How to Wynn in Ve­gas

The Jewish Chronicle - - TRAVEL -

all th­ese ac­tiv­i­ties for those who want a day off from fight­ing the traf­fic: the re­sort has its own casino (set well apart from the ho­tels), shops and even a lake­side con­cert pro­gramme head­lined by top names like Seal.

But you can­not visit Ve­gas with­out brav­ing the in­cred­i­ble Strip, while the Wynn, Vene­tian and close com­peti­tor Man­dalay Bay must all be seen to be be­lieved.

It may be daft to pay a gon­do­lier to ferry you down an im­i­ta­tion Grand Canal which is just an­other shop­ping mall, but there is noth­ing daft about the food at Valentino, an out­post of the su­perb, Santa Mon­ica-based, Ital­ian restau­rant of the same name.

And given its Baroque char­ac­ter, the Vene­tian is also the per­fect home for The Phan­tom of the Opera, a 90minute adap­ta­tion of which has just opened, with stag­ing which out­classes the usual theatre pro­duc­tion.

Man­dalay Bay may not have as ob­vi­ous a theme as the Vene­tian, but it has all the grandiose ar­chi­tec­ture and big names.

Here we saw a great pro­duc­tion of Mamma Mia and fol­lowed it with a su­perb fish meal at RM, Rick Moo­nen’s fa­mous seafood restau­rant with both brasserie and fine din­ing op­tions. The Man­dalay Bay also of­fers that rare Ve­gas crea­ture, a bou­tique ho­tel with­out slot ma­chines.

The Ho­tel, in an ad­ja­cent build­ing, is linked at lobby level to the main drag. Its own main at­trac­tion is an in­cred­i­bly stylish spa, the Bath House, of­fer­ing 10 dif­fer­ent pedi­cures and end­less fa­cial and mas­sage optins — pricey, but posh enough for the most per­nick­ety foot­baller’s wife.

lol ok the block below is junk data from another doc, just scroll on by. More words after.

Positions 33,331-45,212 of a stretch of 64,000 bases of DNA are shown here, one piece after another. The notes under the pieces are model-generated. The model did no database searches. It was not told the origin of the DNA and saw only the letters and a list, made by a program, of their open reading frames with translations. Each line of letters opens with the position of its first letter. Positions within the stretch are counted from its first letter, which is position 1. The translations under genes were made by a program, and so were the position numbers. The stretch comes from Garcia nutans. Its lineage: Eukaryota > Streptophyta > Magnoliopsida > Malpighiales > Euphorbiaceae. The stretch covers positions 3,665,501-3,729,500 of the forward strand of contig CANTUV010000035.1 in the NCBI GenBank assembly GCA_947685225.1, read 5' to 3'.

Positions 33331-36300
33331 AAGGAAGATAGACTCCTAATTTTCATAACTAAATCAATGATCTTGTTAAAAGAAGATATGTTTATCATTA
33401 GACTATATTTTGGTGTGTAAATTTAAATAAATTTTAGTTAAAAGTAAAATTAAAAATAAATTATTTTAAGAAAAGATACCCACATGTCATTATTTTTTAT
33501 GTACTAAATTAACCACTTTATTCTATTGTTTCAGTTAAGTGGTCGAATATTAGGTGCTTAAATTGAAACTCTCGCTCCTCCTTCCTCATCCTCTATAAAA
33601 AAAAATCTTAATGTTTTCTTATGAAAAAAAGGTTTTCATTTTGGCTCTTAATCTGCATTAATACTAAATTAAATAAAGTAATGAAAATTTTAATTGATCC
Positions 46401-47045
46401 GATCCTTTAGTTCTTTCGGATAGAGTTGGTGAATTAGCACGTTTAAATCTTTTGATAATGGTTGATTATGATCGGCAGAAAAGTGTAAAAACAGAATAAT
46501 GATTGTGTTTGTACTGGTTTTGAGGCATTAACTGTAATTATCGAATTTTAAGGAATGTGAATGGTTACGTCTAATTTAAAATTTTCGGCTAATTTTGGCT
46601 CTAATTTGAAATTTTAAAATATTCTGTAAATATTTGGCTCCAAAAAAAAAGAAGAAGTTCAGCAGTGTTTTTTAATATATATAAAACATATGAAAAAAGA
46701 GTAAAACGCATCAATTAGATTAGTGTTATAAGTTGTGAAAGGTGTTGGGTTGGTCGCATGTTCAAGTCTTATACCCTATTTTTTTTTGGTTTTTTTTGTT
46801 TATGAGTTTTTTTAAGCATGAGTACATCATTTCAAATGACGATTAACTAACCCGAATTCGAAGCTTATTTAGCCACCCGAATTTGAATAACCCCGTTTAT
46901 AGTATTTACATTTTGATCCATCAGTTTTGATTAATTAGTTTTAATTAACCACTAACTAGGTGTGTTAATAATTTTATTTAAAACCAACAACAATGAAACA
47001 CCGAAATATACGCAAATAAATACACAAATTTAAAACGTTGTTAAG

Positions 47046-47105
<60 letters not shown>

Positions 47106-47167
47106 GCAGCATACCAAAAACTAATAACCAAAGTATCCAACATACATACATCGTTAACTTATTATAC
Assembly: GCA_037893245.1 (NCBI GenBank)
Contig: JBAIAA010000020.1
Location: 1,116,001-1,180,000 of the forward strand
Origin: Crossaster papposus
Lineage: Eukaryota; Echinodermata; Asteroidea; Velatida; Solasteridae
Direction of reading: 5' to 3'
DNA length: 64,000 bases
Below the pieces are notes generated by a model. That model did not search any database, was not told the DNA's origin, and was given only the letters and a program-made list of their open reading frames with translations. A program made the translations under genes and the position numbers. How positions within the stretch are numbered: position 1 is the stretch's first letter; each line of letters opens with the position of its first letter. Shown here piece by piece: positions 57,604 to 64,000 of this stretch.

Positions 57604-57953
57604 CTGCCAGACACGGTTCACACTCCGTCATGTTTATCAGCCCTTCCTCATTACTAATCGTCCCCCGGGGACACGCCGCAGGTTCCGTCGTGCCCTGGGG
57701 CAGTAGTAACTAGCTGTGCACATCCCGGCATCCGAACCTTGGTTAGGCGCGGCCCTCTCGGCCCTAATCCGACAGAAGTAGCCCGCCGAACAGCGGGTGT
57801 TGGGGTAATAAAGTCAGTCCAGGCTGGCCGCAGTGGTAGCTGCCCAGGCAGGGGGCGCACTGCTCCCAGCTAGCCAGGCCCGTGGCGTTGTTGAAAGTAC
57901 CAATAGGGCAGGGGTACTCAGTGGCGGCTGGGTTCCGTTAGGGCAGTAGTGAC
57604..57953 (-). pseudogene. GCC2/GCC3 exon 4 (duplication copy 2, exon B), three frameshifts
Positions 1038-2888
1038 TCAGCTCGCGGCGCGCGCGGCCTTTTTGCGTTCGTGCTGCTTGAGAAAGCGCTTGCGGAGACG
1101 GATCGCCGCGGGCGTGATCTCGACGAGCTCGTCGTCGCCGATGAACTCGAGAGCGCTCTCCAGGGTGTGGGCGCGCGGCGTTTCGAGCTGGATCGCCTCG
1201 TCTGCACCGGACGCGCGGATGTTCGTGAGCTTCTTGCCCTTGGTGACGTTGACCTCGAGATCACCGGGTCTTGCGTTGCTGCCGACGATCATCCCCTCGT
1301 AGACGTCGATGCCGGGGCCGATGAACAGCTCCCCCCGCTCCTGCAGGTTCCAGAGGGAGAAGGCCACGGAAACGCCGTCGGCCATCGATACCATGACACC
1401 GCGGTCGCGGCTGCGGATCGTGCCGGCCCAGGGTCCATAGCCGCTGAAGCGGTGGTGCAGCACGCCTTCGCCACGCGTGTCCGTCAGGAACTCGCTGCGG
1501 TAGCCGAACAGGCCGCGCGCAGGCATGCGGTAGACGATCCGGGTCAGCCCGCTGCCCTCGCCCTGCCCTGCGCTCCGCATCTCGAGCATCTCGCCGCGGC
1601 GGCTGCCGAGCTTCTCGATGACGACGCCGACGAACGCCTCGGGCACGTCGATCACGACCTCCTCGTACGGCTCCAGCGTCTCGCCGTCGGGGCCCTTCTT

As for the Wynn, it is best vis­ited at night, when a drink in the out­side bar is a must to see that in­cred­i­ble elec­tronic bal­let, re­peated ev­ery 45 min­utes. But note that Las Ve­gas is only a 24-hour re­sort as far as the gam­bling goes; bou­tiques and restau­rants tend to close by 10pm — which can make it dif­fi­cult to fit in a top show and a top meal on the same night.

Lake Las Ve­gas may be man-made, but it plays host to many whole­some out­door ac­tiv­i­ties like golf, bik­ing, wa­ter sports, fly-fish­ing and star- gaz­ing, and not far be­yond lies some spec­tac­u­lar scenery. The Hoover Dam is it­self man-made, but it is still to­tally awe­some, while the lakes and red rock canyons formed by and around the Colorado River are truly a won­der­land worth ex­plor­ing. He­li­copter trips al­low a taste of the Grand Canyon, land­ing at the base to al­low a hike around one of the great­est won­ders of the Amer­i­cas.

Less well-trod­den, but very worth­while if you travel be­tween au­tumn and spring, is a de­tour through Death Val­ley, which links Ne­vada with Cal­i­for­nia. This spec­tac­u­lar na­tional park has some sur­pris­ing cul­tural at­trac­tions as well as dropdead-gor­geous desertscapes.

One of them is the Amar­gosa Opera House, an as­ton­ish­ing op­er­a­tion mounted by a de­ter­mined New Yorker, Marta Becket, who painted her own au­di­ence on the walls of the theatre she set up 39 years ago on the site of an old, aban­doned minework­ers’ digs. Now her vaudeville-

The Ritz Carl­ton, ‘re­lent­lessly themed’ to re­sem­ble a Tus­can vil­lage

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